Recall that the stomach's chief acid is hydochloric acid - HCl. Therefore, it stands to reason that losing stomach contents causes low levels of both H+ and Cl- ions in the blood. (Note: indirectly, of course. Blood levels of these ions drop because these ions are taken from the blood to make more stomach acid as a replacement.)
But why the hypokalaemia? You do lose a little potassium with the gastric fluid, but so little that it would take 30 to 80 L of vomitus to achieve the level of hypokalaemia seen in these patients! Clearly there is some other process going on, and as it turns out, the guilty organ is the kidney.
Recall that in the distal convoluted tubule, sodium may be absorbed in exchange for either potassium excretion or hydrogen ion excretion. (Actually, this is a two step process: first sodium is absorbed in exchange for potassium secretion, and then potassium can be reabsorbed in exchange for hydrogen ion secretion.) In cases of low H+, there are less hydrogen ions available to swap with sodium, and so more potassium ions must be excreted in their place. (Note that this cuts both ways - even if the primary insult were low potassium levels, as it is in other conditions, the end result would be the same: hypokalaemic alkalosis).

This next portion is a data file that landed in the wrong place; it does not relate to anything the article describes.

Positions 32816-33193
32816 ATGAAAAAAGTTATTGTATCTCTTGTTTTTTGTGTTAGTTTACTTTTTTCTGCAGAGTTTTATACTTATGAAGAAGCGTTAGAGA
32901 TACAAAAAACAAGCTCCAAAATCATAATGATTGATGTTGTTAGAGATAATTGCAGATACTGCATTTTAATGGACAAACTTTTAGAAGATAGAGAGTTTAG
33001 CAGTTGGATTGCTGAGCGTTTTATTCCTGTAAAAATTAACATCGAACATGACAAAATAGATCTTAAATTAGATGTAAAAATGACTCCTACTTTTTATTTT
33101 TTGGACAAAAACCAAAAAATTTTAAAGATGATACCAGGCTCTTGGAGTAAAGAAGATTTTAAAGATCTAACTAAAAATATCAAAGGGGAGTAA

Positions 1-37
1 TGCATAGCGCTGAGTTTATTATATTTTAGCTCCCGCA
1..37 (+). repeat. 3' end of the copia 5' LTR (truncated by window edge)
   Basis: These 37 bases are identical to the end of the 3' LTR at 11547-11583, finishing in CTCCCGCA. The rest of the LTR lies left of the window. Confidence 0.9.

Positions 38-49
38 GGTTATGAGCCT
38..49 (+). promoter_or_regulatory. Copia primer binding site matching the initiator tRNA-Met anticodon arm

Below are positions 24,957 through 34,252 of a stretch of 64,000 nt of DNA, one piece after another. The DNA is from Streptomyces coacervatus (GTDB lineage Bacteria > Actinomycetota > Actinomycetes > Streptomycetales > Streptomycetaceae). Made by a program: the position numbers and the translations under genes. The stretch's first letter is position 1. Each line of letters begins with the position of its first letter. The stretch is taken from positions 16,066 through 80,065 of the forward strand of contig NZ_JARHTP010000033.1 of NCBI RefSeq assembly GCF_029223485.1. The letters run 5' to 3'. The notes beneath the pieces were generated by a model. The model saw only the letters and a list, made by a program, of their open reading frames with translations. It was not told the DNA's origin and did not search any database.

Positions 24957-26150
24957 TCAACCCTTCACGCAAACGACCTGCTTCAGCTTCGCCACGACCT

This may seem like a bizarre thing for the body to do - why not just reabsorb less sodium and thereby avoid this entire debacle? You may have a point, but the body has bigger fish to fry. Firstly, it needs the sodium to be reabsorbed, because significant vomiting often implies hypovolaemia. When ever you are short of water, your kidneys should reabsorb sodium, since it drags water with it by osmosis. Reabsorption of sodium is even more crucial at the distal convoluted tubule site, since the concurrent hypochloraemia makes it hard to reabsorb it proximally (where the two are reabsorbed together). Secondly, it is really important in an alkalosis to be absorbing as many hydrogen ions as possible, even if it means you have to swap them for a few potassium ions.
Hope that all made sense!